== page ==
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Work Progresses On Historic Restoration Project

244 Park Avenue Emerges from Behind Stucco Mask

Those who appreciate the unique qualities of the Florida Boom Era architecture that has long identified Lake Wales will be pleased to see that one building in the historic district is gradually returning to its original look.

An ambitious project to remove a heavy layer of stucco and rock lath that had turned the building into what one observer called "an ice cube" is progressing under the direction of Dundee contractor John Olsen. Crews have been painstakingly removing the boards and the thick mortar from the original brick, revealing the outlines of the windows that graced the building decades ago.

The project is a personal cause for Lake Wales attorney Robin Gibson, who also serves as Deputy Mayor of Lake Wales. Gibson has described to many how the ugly blank wall gnawed at him until he determined to fix the problem. He purchased the building specifically to conduct the historic restoration project.

The removal of the wall also revealed that someone had removed the name of the original builder at some point many years ago, setting off a bit of a treasure hunt based upon the question: where could they be, and can they be recovered?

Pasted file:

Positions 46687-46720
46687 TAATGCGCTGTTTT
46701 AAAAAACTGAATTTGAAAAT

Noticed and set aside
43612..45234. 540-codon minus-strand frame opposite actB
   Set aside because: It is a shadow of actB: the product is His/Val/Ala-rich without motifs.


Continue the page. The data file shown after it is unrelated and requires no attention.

Gibson speculated that they may have been taken by family members of builder JK Rhodes before they were to be covered, and might have ended up in a garage or barn somewhere locally. Gibson is hopeful that someone from the family might be contacted and allow them to be located and restored to their place of honor.

The restoration of the windows is expected to increase the ambiance of that portion of Park Avenue, aiding in creating the "living room" feel that the Lake Wales Connected streetscaping project hopes to create. That project is slated to begin during 2022.


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